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How Roses became the Symbol of Valentine's Day

3 min read

Roses have long been associated with romantic love and beauty. As Valentine’s Day grew in popularity, the rose emerged as its most recognisable symbol.



To understand the meaning behind the beautiful rose you need to go back to ancient times where it all began...

Ancient Greece - Aphrodite, the creator of the rose.

The earliest references to roses in human literature come from the ancient Greeks, where roses were described as being synonymous with beauty and love.

According to Greek mythology, the Goddess of love Aphrodite, created the first rose.

When her lover Adonis was mortally wounded, his blood and tears mixed as they fell, creating red roses where they landed.

Later, when Aphrodite’s son Eros was married, roses were said to have bloomed across the land.

Ancient Rome - Cupid caused the first roses to bloom.

Like the Greeks, the ancient Romans also associated the rose with their Goddess of love, Venus.

According to mythology, when Venus's son Cupid spilled sweet nectar while delivering it to the Gods on Mount Olympus, roses grew where it fell.

One Roman God, Zephyrus, even transformed himself into a rose in an effort to seduce Flora, the Goddess of flowers.

The rose also had symbolic meaning in everyday life for Romans, with a wild rose placed on the door outside of a room meaning that secret matters were being discussed inside.

Ancient Egypt - Cleopatra's tool of seduction.

In Ancient Egyptian mythology, Isis, the Goddess of magic and life, was strongly associated with the rose, which symbolised love and passion.

Famously, Cleopatra is said to have covered the floors of her palace chamber with thousands of rose petals in an effort to seduce Marc Antony.

She wanted him to associate her with the beautiful fragrance of the rose and to think of her every time he saw one.

Religion - Vishnu created Lakshmi from rose petals.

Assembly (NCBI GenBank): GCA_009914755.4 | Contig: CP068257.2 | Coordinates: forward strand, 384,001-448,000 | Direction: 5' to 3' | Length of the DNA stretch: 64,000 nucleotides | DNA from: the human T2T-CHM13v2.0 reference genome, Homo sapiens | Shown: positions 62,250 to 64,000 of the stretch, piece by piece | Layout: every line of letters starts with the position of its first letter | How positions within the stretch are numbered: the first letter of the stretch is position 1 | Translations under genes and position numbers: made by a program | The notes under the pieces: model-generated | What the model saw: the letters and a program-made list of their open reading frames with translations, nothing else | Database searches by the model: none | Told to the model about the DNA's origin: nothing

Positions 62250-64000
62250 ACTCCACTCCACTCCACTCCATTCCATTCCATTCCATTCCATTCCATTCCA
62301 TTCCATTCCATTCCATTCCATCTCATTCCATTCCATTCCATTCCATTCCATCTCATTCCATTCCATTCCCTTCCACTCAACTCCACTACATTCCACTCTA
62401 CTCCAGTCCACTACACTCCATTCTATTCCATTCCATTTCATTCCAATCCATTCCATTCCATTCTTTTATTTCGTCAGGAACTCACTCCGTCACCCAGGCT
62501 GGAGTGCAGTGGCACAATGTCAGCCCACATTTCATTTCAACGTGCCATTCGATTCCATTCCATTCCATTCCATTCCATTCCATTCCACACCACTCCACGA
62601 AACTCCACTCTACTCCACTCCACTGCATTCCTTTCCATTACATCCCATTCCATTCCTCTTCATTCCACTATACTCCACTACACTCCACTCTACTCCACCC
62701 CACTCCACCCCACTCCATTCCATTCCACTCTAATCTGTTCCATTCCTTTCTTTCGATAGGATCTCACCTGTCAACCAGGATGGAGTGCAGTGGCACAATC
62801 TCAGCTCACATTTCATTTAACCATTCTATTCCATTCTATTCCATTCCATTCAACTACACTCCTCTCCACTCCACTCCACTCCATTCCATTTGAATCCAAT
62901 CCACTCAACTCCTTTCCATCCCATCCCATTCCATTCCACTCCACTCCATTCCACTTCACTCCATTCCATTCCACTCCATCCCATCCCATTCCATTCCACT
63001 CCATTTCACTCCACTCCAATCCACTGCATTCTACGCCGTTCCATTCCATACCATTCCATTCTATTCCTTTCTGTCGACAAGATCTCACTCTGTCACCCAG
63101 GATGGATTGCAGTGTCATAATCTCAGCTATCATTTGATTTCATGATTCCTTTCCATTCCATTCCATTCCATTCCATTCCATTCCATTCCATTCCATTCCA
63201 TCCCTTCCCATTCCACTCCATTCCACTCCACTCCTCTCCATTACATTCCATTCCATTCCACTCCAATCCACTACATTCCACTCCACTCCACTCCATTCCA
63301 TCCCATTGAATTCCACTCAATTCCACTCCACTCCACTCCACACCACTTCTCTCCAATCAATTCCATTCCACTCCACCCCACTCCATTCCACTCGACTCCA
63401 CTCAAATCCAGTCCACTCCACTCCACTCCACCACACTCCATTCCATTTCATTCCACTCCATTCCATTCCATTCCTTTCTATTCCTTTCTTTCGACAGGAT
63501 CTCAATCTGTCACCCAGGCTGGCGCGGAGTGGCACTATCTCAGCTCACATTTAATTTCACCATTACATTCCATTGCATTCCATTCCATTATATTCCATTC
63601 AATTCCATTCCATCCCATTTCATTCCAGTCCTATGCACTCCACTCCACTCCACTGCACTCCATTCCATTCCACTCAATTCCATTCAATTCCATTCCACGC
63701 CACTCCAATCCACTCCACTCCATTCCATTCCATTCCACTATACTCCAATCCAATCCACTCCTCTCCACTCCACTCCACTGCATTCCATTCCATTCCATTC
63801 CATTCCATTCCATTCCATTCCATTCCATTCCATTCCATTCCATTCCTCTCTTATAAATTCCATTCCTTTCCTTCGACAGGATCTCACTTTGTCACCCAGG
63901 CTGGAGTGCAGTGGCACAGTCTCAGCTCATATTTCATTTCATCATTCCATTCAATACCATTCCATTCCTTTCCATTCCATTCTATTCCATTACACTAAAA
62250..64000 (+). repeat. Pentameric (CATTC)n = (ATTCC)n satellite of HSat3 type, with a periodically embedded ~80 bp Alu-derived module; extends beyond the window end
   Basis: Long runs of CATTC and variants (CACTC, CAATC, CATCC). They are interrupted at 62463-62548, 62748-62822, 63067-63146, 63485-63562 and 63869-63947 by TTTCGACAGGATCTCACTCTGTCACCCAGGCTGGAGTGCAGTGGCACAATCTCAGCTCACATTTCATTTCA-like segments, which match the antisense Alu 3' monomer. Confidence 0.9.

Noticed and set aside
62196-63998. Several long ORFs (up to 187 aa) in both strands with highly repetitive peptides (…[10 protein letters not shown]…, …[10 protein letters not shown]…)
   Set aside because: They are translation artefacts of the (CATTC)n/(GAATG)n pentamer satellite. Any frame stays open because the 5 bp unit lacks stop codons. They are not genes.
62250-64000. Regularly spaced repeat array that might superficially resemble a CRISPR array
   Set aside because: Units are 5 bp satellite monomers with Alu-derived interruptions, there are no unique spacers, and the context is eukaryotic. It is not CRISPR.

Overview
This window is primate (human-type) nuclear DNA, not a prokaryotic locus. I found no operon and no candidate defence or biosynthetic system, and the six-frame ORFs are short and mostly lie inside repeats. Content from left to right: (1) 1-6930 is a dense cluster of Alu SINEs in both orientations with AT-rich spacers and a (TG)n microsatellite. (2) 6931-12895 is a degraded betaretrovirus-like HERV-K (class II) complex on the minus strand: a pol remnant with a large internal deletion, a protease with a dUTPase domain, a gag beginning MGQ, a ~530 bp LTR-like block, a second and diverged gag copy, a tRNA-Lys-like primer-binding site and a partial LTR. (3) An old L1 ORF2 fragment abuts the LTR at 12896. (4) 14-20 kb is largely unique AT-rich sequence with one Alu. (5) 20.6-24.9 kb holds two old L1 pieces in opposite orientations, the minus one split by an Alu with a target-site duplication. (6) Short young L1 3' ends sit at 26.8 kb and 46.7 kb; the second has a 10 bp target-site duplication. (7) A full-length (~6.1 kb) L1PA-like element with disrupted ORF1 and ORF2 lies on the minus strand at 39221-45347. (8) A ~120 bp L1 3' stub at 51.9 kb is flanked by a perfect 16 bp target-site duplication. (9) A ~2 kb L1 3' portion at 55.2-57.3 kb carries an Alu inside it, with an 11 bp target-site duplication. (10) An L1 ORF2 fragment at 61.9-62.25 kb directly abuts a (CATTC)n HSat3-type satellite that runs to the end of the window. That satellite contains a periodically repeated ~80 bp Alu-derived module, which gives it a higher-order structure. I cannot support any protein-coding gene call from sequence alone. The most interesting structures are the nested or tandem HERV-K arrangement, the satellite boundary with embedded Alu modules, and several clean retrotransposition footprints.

Roses have been part of religious stories for thousands of years, almost always synonymous with beauty and love.

 According to Hindu legend, Vishnu, the God of protection, believed that roses were the most beautiful of all flowers and he is said to have created his bride Lakshmi from rose petals.

Roses were part of the Bible too, with Adam and Eve described as being surrounded by thorn-less roses in the Garden of Eden.

The language of flowers - red roses, an expression of passion, beauty and romantic love

For thousands of years flowers have been said to have individual meanings, with this system first attributed to the ancient Persians.

Under this system, the red rose was associated with passion, beauty and romantic love.

The language of flowers became popular across much of Europe during the 18th century, particularly in Victorian England where public displays of affection were considered inappropriate.

Lovers used flowers to send messages that they weren’t permitted to say out loud.

Over thousands of years humans have developed a strong relationship with the rose, so much so that it is impossible to imagine a celebration of love without it.

If you are hoping to capture the heart of your love this Valentine’s Day, there is no better way to do so than with that classic symbol of love, a red rose.

Interflora Australia has been operating across our country since 1954. Originally based in Adelaide, South Australia, we now operate out of Interflora House in Melbourne, Victoria. Interflora Australia is 100% Australian owned - via a licensing agreement, issued to us from Interflora in the United Kingdom...